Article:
Forsythe Woods

by Carl Strang

Last week I provided a field training on singing insects for interpretive naturalists in Will County, a group organized the Nina Baki of that county’s Forest Preserve District. We started at Braidwood Dunes, finding the same species that I encountered in my first visit there a year ago, plus a few more. After an enjoyable dinner at a nearby restaurant, four of us went on to Forsythe Woods Forest Preserve to see what singing insects would emerge in the darkness. We were gifted with some good displays by several species, including the first broad-winged tree crickets I have heard singing this year.

The raspberry colored top of the head and bases of the antennae distinguish this species.

While I was attempting to get clear photos of that tree cricket, someone noticed another insect near it. This one arrested our attention. The greater part of an inch long, its broad face and extremely long antennae, its reddish color, and the apparent lack of wings contrasted it with everything we had seen that day. It was tempting to call it a nymph, but I had a hunch that this was a cricket belonging to a wingless group.

Fortunately this odd insect posed long enough for a clear photo.

The next day I went to the BugGuide website, a generally reliable source of insect images, and it and other web references identified this as a Carolina leaf-roller. This is a truly odd cricket, the only member of its family (Gryllacrididae) north of the tropics. The family is mainly a southern hemisphere group, with many of the several hundred species found in Australia. Carolina leaf-rollers spend the day sheltered in a leaf they roll up and glue closed, or sometimes in the inflated pod of a bladdernut bush. At night they emerge to prey on aphids. They are not singing insects, indeed being wingless, but are fascinating creatures nevertheless.

Braidwood Dunes etc.

by Carl Strang

Last week I traveled to southern Will County to seek singing insects in sand country. My main stop was the Braidwood Dunes Natural Area, managed by the Forest Preserve District of Will County. I only got into part of it, and what I saw was outstanding.

There was an extensive dry prairie on sand soil dominated by little bluestem, for instance.

That prairie hosted the largest concentration of common meadow katydids I have encountered to date. In DuPage County I have found only scattered individuals and tiny groups.

It was a windy day, and the katydids were very shy. I took maybe 20 photos to get a couple that were only slightly blurry.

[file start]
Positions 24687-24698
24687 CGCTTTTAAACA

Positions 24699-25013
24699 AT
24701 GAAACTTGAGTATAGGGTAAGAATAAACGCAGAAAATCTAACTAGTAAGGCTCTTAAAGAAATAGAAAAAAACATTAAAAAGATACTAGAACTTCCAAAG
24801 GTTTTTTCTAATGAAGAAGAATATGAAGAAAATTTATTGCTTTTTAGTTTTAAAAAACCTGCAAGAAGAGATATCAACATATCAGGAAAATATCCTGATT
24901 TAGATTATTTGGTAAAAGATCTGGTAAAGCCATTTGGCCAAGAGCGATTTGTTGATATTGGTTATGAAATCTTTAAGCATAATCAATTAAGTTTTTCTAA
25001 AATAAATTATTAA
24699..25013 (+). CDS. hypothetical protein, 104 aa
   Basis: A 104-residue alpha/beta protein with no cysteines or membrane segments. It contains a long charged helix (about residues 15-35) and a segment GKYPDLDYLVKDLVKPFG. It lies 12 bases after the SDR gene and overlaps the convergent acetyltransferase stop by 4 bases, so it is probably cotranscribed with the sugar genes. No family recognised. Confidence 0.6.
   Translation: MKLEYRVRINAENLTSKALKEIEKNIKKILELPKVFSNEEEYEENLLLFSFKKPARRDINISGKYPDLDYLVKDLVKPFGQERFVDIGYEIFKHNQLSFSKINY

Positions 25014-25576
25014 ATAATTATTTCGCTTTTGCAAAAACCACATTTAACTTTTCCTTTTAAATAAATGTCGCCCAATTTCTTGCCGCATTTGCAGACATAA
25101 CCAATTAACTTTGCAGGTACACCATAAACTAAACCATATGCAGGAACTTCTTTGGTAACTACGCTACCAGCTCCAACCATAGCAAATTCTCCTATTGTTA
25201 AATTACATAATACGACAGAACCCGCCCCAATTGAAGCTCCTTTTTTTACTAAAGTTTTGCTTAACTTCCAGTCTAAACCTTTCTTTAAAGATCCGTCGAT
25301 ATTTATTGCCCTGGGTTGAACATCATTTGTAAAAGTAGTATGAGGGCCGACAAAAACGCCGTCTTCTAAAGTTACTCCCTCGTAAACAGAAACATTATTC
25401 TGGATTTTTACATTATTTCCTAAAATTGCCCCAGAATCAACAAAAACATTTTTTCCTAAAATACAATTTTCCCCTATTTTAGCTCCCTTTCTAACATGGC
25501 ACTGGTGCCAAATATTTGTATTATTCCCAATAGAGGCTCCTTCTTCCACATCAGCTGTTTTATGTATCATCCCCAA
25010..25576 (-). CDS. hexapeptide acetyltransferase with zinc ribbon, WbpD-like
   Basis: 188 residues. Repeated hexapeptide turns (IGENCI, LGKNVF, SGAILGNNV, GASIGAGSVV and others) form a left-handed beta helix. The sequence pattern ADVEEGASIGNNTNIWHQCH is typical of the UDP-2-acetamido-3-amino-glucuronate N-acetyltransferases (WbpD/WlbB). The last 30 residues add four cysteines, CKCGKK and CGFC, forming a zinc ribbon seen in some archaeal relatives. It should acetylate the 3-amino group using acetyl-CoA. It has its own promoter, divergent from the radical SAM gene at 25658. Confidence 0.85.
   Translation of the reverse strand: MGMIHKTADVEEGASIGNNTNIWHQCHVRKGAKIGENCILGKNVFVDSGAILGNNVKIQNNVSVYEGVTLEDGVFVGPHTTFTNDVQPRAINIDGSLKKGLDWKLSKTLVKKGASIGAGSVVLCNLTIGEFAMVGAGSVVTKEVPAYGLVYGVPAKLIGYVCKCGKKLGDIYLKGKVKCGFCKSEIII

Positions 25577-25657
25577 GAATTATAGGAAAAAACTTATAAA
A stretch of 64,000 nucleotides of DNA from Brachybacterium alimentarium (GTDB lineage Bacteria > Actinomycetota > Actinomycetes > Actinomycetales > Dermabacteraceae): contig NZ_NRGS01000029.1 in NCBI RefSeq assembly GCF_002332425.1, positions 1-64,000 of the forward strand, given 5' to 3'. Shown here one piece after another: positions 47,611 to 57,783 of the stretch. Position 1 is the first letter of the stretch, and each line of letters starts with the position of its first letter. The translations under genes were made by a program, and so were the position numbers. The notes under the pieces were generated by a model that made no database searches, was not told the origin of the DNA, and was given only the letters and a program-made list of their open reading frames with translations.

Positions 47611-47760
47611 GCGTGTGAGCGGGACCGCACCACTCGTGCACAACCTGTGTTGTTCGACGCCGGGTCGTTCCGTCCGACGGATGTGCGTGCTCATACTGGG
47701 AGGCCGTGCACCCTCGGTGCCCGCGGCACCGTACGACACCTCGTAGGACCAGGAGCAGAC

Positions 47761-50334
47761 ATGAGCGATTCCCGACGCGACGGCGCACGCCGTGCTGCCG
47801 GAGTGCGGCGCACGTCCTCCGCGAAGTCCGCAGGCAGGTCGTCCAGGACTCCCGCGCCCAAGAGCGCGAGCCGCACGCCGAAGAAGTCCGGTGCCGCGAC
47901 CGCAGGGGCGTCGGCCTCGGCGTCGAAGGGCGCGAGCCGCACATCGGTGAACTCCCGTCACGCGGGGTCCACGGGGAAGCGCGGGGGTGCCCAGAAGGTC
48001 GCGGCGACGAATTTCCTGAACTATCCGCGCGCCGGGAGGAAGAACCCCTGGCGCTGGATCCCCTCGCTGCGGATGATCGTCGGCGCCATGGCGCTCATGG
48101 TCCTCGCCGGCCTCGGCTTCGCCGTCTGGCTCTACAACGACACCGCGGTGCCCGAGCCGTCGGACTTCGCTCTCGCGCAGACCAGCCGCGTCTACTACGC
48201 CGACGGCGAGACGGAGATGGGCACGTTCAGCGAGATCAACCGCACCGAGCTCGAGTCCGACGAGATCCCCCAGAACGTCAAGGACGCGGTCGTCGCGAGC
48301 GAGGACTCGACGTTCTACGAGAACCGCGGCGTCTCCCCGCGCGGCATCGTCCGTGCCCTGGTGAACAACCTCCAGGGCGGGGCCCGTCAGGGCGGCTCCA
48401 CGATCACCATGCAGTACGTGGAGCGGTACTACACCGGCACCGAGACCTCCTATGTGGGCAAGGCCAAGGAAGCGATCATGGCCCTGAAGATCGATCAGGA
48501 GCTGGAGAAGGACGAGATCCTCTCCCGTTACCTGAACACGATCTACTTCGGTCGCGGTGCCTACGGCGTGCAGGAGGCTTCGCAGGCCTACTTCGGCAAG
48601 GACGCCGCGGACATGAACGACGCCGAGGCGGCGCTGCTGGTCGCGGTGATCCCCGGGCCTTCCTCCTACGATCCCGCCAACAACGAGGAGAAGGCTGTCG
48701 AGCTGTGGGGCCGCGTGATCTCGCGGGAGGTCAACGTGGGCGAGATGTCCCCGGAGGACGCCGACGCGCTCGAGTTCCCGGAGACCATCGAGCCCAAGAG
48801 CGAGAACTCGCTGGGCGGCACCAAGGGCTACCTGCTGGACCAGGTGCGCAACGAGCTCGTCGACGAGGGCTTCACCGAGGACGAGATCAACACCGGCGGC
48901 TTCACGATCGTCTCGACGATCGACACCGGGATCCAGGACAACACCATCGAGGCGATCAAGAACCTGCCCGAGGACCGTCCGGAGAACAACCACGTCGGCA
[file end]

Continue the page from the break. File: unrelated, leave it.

One of the species I specifically was seeking was the gray ground cricket. In places that were very similar in vegetation and soil to those where I heard this species at Illinois Beach State Park, I heard trills that sounded the same in memory.

One of the places where I heard probable gray ground crickets.

I made a recording, and cannot distinguish the sound, in trill speed or tonal quality or pitch, from that in a recording I made at Whitefish Dunes in the U.P. of Michigan a couple years ago (where the only candidate is gray ground cricket). Having no permit, I was not about to try and capture, let alone collect, specimens, so comparisons of recordings will have to do for now.

Otherwise, I heard mainly common species at Braidwood Dunes. I was happy to discover long-spurred meadow katydids in a wooded area, and I also made an observation that at first seemed trivial but later proved more substantive. It seemed that the Allard’s ground crickets were slowing their trill by a huge amount in shaded areas under trees. By the time I made the day’s final stop at Forsythe Woods Forest Preserve, I had realized that the slow ones might have been tinkling ground crickets, a sibling species of Allard’s. I made a recording of one there, and it proved identical in tonal quality and pitch, and in fact had a slightly longer spacing between notes, than the confirmed recording of a tinkling ground cricket by Lang Elliott and Wil Hershberger. This experience highlighted the emphasis here and there in the literature that the tinkling ground cricket is a species mainly of dry woodland edges.

My other stops were along the Kankakee River in my continuing search for variegated ground crickets.

I stopped first at a place with a long sandy river edge.

No ground crickets in the sand.

I also found a stretch with a significant pebbly shore.

The only ground cricket here was a single Carolina ground cricket. That’s it for seeking variegateds this year. Next year I may try for them in areas where they apparently are more concentrated, in southern Indiana. Once I have experience with the species, I may have a better idea of where to look in northeast Illinois.

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